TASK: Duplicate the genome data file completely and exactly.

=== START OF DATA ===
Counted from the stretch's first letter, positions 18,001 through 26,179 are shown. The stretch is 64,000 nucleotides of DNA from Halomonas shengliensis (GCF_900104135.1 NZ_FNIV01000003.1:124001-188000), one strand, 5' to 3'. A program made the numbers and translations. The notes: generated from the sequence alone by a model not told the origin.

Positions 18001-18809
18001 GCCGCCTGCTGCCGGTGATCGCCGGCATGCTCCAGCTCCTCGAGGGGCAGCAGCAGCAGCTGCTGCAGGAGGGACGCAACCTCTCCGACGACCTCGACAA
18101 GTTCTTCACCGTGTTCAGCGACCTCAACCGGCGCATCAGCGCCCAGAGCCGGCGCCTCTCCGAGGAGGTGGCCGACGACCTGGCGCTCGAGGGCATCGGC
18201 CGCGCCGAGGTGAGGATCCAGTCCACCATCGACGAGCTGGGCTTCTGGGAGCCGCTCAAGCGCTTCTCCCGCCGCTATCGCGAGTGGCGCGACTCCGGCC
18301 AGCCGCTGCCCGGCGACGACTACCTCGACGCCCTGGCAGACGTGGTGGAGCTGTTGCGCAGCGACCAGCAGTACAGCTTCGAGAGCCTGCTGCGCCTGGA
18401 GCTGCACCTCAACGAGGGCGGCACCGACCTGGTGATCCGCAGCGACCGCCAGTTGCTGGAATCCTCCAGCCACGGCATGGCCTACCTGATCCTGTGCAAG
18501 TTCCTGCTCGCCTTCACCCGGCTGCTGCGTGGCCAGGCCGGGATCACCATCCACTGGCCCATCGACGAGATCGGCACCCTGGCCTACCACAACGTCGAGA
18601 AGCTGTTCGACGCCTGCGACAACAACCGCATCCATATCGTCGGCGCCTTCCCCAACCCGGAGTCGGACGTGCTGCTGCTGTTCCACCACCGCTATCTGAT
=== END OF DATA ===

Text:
Counted from the stretch's first letter, positions 18,001 through 26,179 are shown. The stretch is 64,000 nucleotides of DNA from Halomonas shengliensis (GCF_900104135.1 NZ_FNIV01000003.1:124001-188000), one strand, 5' to 3'. A program made the numbers and translations. The notes: generated from the sequence alone by a model not told the origin.

Positions 18001-18809
18001 GCCGCCTGCTGCCGGTGATCGCCGGCATGCTCCAGCTCCTCGAGGGGCAGCAGCAGCAGCTGCTGCAGGAGGGACGCAACCTCTCCGACGACCTCGACAA
18101 GTTCTTCACCGTGTTCAGCGACCTCAACCGGCGCATCAGCGCCCAGAGCCGGCGCCTCTCCGAGGAGGTGGCCGACGACCTGGCGCTCGAGGGCATCGGC
18201 CGCGCCGAGGTGAGGATCCAGTCCACCATCGACGAGCTGGGCTTCTGGGAGCCGCTCAAGCGCTTCTCCCGCCGCTATCGCGAGTGGCGCGACTCCGGCC
18301 AGCCGCTGCCCGGCGACGACTACCTCGACGCCCTGGCAGACGTGGTGGAGCTGTTGCGCAGCGACCAGCAGTACAGCTTCGAGAGCCTGCTGCGCCTGGA
18401 GCTGCACCTCAACGAGGGCGGCACCGACCTGGTGATCCGCAGCGACCGCCAGTTGCTGGAATCCTCCAGCCACGGCATGGCCTACCTGATCCTGTGCAAG
18501 TTCCTGCTCGCCTTCACCCGGCTGCTGCGTGGCCAGGCCGGGATCACCATCCACTGGCCCATCGACGAGATCGGCACCCTGGCCTACCACAACGTCGAGA
18601 AGCTGTTCGACGCCTGCGACAACAACCGCATCCATATCGTCGGCGCCTTCCCCAACCCGGAGTCGGACGTGCTGCTGCTGTTCCACCACCGCTATCTGAT